Anatomy and physiology of the stomach
The stomach is a muscular, J-shaped organ in the upper part of the abdomen. It is part of the digestive system, which extends from the mouth to the anus. The size of the stomach varies from person to person, and from meal to meal.
The stomach is part of the digestive system and is connected to the:
- esophagus – a tube-like organ that connects the mouth and throat to the stomach. The area where the esophagus joins the stomach is called the gastroesophageal (GE) junction.
- small intestine (small bowel) – a long tube-like organ that extends from the stomach to the colon (large intestine or large bowel). The first part of the small intestine is called the duodenum, and it is this part that is connected to the stomach.
The stomach is surrounded by a large number of lymph nodes.
Regions of the stomach
The stomach is divided into 5 regions:
- The cardia is the first part of the stomach below the esophagus. It contains the cardiac sphincter, which is a thin ring of muscle that helps to prevent stomach contents from going back up into the esophagus.
- The fundus is the rounded area that lies to the left of the cardia and below the diaphragm.
- The body is the largest and main part of the stomach. This is where food is mixed and starts to break down.
- The antrum is the lower part of the stomach. The antrum holds the broken-down food until it is ready to be released into the small intestine. It is sometimes called the pyloric antrum.
- The pylorus is the part of the stomach that connects to the small intestine. This region includes the pyloric sphincter, which is a thick ring of muscle that acts as a valve to control the emptying of stomach contents (chyme) into the duodenum (first part of the small intestine). The pyloric sphincter also prevents the contents of the duodenum from going back into the stomach.
Layers of the stomach wall
The stomach is made up of several layers of tissue:
- The mucosa (mucous membrane) is the inner lining of the stomach. When the stomach is empty the mucosa has a ridged appearance. These ridges (rugae) flatten out as the stomach fills with food.
- The next layer that covers the mucosa is the submucosa. It is made up of connective tissue that contains larger blood and lymph vessels, nerve cells and fibres.
- The muscularis propria (or muscularis externa) is the next layer that covers the submucosa. It is the main muscle of the stomach and is made up of 3 layers of muscle.
- The serosa is the fibrous membrane that covers the outside of the stomach. The serosa of the stomach is also called the visceral peritoneum.
The stomach has 3 main functions:
- temporary storage for food, which passes from the esophagus to the stomach where it is held for 2 hours or longer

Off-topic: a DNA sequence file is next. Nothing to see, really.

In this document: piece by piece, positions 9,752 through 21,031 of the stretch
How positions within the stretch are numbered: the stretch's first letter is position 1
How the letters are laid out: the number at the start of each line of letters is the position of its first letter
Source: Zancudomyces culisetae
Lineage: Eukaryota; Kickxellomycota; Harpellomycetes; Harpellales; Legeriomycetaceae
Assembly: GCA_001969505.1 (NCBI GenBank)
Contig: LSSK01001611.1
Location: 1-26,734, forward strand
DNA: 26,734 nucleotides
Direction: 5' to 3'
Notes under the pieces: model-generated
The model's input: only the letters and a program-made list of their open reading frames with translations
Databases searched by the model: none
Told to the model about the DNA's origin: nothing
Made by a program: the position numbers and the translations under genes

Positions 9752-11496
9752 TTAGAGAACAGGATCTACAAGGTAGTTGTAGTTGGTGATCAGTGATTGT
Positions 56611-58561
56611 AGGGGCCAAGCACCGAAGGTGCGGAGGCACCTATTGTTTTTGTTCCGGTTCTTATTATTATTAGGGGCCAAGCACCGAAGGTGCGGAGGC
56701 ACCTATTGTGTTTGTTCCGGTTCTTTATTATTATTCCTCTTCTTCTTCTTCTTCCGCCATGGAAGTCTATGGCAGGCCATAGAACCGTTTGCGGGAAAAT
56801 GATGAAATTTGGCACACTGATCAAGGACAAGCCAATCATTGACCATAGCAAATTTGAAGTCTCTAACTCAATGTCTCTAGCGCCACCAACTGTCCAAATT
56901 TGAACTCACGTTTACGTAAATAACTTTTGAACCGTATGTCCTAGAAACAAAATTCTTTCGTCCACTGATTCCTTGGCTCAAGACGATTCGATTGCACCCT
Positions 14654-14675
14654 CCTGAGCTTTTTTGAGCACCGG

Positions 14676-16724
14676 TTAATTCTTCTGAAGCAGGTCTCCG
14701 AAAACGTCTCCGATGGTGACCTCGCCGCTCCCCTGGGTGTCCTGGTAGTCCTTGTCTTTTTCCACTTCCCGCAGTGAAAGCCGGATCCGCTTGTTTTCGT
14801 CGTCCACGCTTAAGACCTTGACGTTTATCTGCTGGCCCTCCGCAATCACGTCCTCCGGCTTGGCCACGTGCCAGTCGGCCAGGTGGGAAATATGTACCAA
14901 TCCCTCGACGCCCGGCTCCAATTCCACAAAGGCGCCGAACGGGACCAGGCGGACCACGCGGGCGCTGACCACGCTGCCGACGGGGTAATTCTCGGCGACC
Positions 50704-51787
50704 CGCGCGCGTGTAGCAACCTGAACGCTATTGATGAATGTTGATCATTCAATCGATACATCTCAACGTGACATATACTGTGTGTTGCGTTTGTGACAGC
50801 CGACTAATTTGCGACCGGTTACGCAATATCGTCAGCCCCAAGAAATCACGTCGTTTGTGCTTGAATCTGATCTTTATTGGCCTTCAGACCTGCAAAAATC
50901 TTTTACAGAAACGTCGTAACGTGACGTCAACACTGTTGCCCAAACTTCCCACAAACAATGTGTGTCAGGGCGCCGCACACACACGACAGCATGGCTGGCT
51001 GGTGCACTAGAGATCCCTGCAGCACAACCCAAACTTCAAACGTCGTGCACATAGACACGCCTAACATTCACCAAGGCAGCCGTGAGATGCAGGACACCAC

- mixing and breakdown of food by contraction and relaxation of the muscle layers in the stomach
- digestion of food
The mucosa contains specialized cells and glands that produce hydrochloric acid and digestive enzymes to help digest food. The mucosa in the cardiac and pyloric regions of the stomach release mucus that helps protect the lining of the stomach from the acid produced for digestion. Other specialized cells in the mucosa of the pylorus release the hormone gastrin into the blood. Gastrin helps to stimulate the release of acid and enzymes from the mucosa. Gastrin also helps the muscles of the stomach to start contracting.
Food is broken down into a thick, acidic, soupy mixture called chyme. The pyloric sphincter relaxes once chyme formation is complete. Chyme then passes into the duodenum. The duodenum plays a big role in absorption of the food we eat. The stomach does not play a big role in absorption of food. It only absorbs water, alcohol and some drugs.
A small, bean-shaped mass of lymphatic tissue along lymph vessels (tubes through which lymph fluid travels in the body). Lymph nodes store lymphocytes (a type of white blood cell that fights germs, foreign substances or cancer cells) and filters bacteria and foreign substances (including cancer cells) from lymph fluid.
The thin muscle below the lungs and heart that separates the chest cavity from the abdomen.
When the diaphragm contracts, the lungs expand and take in air. When it relaxes, the lungs deflate and push air out.
The membrane that lines the walls of the abdomen and pelvis (parietal peritoneum), and covers and supports most of the abdominal organs (visceral peritoneum).
A substance that regulates specific body functions, such as metabolism, growth and reproduction.
Natural hormones are produced by glands. Artificial or synthetic hormones can be made in the lab.
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The 5-year cancer survival rate has increased from 25% in the 1940s to 60% today.